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Steve Napolitano

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CALIFORNIA | LOCAL
May 10, 1992 | MARC LACEY, TIMES STAFF WRITER
Steve Napolitano, who became a city councilman last month at age 26, still lives at home with his parents in Manhattan Beach. Fidel Vargas, 23, just took over as Baldwin Park's mayor by beating out rivals who were closer to his grandparents' age. And South Gate's new councilman, 26-year-old Albert Robles, says he is still not used to having older folks all of a sudden call him "Mr. Robles."
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CALIFORNIA | LOCAL
May 10, 1992 | MARC LACEY, TIMES STAFF WRITER
Steve Napolitano, who became a city councilman last month at age 26, still lives at home with his parents in Manhattan Beach. Fidel Vargas, 23, just took over as Baldwin Park's mayor by beating out rivals who were closer to his grandparents' age. And South Gate's new councilman, 26-year-old Albert Robles, says he is still not used to having older folks all of a sudden call him "Mr. Robles."
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NEWS
September 22, 1994
Education and Action for Animals commends Mayor Steve Napolitano and the City Council for protecting the safety and welfare of Manhattan Beach residents and fair-goers by canceling the traditional elephant ride at the 1994 Old Home Town fair. For two years, EAA has been lobbying against elephant rides at the fair due to the danger of having a wild animal involved in capture, training and constant transport. Education and Action for Animals, under no circumstances, sanctions or supports the use of any animals at the fair.
CALIFORNIA | LOCAL
March 5, 1998
Signaling a return to the days of yesteryear, Manhattan Beach plans to bring back the Manhattan Open volleyball tournament this summer as an amateur event with free admission and a homespun bring-your-own-beach-chair attitude. The City Council voted unanimously Tuesday night to direct city staff to create a nostalgic-style tournament June 13 and 14 with no bleachers, loud music or paid seating. Anheuser-Busch pledged $25,000 to the event and a local businessman offered the same as a co-sponsor.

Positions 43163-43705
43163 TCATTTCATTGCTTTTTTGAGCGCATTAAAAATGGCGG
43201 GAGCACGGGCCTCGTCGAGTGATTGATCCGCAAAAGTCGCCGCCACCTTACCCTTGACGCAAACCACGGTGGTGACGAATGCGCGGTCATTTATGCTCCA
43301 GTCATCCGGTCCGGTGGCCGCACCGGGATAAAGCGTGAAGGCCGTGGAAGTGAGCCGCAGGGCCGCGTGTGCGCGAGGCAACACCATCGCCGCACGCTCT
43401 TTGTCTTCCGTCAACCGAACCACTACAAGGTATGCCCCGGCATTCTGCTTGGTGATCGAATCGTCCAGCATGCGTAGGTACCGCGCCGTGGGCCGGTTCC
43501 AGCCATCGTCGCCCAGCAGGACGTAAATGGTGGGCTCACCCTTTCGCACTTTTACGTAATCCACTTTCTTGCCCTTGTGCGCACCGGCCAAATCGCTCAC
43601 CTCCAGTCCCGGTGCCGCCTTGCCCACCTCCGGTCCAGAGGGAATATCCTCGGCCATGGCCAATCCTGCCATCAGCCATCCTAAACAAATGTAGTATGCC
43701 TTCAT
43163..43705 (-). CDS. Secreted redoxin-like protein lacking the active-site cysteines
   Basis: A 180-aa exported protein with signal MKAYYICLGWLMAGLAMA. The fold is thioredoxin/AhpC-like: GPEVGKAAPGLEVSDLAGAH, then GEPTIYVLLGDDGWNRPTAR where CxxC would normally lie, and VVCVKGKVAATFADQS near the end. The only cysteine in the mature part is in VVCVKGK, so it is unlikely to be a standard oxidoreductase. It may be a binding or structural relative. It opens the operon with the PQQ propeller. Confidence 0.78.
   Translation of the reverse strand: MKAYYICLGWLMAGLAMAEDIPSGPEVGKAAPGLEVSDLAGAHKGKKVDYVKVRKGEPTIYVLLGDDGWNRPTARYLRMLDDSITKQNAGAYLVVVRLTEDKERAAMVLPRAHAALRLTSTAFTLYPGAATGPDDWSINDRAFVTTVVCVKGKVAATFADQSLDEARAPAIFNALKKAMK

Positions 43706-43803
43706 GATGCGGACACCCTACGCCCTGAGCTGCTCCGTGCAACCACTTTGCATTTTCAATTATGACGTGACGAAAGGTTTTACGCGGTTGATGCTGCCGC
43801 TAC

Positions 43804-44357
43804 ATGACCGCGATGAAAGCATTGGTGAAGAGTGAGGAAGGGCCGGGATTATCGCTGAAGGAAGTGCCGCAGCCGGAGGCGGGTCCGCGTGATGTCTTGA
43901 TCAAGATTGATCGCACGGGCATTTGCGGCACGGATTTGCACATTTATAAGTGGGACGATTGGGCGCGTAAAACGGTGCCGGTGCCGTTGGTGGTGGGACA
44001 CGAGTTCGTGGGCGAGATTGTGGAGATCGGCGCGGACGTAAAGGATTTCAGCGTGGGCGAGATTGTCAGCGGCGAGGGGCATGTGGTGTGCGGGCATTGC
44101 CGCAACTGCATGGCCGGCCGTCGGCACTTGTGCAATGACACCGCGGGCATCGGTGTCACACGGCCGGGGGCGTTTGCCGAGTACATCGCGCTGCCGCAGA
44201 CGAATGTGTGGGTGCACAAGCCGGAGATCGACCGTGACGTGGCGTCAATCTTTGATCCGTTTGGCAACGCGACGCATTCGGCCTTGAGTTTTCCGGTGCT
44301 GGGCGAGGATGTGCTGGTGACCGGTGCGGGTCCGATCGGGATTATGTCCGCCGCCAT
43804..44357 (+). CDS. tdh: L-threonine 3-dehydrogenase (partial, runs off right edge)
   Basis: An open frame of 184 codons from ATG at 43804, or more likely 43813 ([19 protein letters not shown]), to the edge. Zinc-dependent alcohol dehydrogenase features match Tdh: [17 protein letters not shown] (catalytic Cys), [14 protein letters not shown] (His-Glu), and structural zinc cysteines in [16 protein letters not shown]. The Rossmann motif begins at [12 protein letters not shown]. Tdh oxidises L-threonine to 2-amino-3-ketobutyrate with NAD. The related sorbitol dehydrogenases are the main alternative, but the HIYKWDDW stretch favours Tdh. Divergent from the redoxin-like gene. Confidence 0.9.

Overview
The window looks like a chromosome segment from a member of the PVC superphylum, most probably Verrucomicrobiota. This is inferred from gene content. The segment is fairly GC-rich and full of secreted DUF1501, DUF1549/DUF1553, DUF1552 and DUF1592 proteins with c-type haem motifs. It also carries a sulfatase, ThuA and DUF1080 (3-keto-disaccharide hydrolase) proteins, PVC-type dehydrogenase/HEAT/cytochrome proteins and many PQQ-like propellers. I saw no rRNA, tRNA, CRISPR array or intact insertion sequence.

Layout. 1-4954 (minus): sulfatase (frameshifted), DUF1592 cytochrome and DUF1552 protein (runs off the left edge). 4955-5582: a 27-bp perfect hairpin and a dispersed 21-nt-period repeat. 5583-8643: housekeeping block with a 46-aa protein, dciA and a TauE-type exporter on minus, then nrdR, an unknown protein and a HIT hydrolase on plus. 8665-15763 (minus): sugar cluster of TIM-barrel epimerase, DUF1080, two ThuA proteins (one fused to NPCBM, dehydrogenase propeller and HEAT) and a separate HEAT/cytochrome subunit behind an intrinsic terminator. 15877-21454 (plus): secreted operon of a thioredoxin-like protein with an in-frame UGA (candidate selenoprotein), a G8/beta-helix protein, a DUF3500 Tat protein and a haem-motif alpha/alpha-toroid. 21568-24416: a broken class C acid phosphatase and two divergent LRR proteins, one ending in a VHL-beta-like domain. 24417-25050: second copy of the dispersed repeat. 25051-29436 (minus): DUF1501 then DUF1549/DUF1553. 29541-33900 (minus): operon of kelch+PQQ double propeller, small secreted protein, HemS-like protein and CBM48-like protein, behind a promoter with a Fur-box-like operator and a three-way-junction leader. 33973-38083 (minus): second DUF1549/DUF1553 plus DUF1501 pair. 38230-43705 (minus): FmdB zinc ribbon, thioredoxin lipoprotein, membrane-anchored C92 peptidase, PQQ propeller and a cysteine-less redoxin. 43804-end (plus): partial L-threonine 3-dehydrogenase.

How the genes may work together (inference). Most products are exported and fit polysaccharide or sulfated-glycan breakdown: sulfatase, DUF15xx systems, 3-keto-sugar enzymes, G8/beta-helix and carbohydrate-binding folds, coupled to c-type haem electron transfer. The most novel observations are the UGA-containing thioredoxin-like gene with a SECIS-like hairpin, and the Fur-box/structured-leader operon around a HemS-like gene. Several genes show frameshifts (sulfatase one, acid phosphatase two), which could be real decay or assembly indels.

NEWS
February 3, 1994
The Manhattan Beach City Council turned down a request from Los Angeles County for more money to subsidize lifeguards and beach groomers on the county's 31 miles of coastline. Facing a $400,000 budget shortfall, the county Beaches and Harbors Department requested an increase in funding from area cities, including $200,000 from Manhattan Beach. The department hires lifeguards for the beaches owned by the state, county and cities.
NEWS
December 8, 1994 | JAMES BENNING
City Council members voted to extend their terms by 11 months to avoid a timing conflict between the next council election and the statewide presidential primary. The next council election was scheduled for April, 1996. But state officials changed the 1996 primary from June to March, which would have put the primary only two weeks away from the next council election. That would confuse voters and strain county services, city officials said.
CALIFORNIA | LOCAL
May 27, 1993 | KIM KOWSKY, TIMES STAFF WRITER
Manhattan Beach Mayor Connie Sieber checked into a four-week chemical dependency program last week, a day after she surprised council members by accusing them of not recognizing her authority. In a statement she issued this week through city officials, Sieber, 50, said she entered the program at St. John's Hospital on May 19. She did not specify the nature of her dependency. But City Manager Bill Smith said Sieber is being treated for alcoholism.
NEWS
March 17, 1994 | JAMES BENNING, SPECIAL TO THE TIMES
The County Board of Supervisors drew a line in the sand this week over funding for lifeguards on South Bay beaches. The board voted 4 to 1 to pull lifeguards off seven state beaches, including Manhattan and Redondo, this summer if local agencies do not pay more money for the county services. The county is facing a $900-million budget deficit. Officials will give the state formal notice that it can no longer afford to provide any lifeguard services to state beaches after July 1.
NEWS
February 23, 1995 | JAMES BENNING, SPECIAL TO THE TIMES
Developers thinking about building residences in several areas of Manhattan Beach will have to think again. The City Council has called a halt to all residential development in three areas of the city because of growing conflicts between residents and businesses. Bars and restaurants in the city are hopping these days, and residents are fuming. Many who live within a stone's throw of the popular night spots have complained recently of escalating noise, public drunkenness and parking problems.
NEWS
January 20, 1994 | JAMES BENNING, SPECIAL TO THE TIMES
Redondo Beach balked this week at a request from Los Angeles County for more money to help pay for lifeguards and groomers on public beaches there, and Manhattan Beach delayed its decision on the request. The county Beaches and Harbors Department, which hires lifeguards for the beaches owned by the state, cities or county, is facing a $400,000 budget shortfall and requested an increase in funding from South Bay beach cities and the city of Avalon.
CALIFORNIA | LOCAL
April 16, 1992 | Kenneth J. Garcia, Times Staff Writer
South Bay voters sent a mixed message to local candidates Tuesday night, ousting several incumbents in favor of untested challengers but returning some veteran council members to office in an election marked by general voter apathy. The anti-incumbent sentiment was felt in Manhattan Beach, Lawndale, El Segundo and Avalon, where council members were bounced from office.
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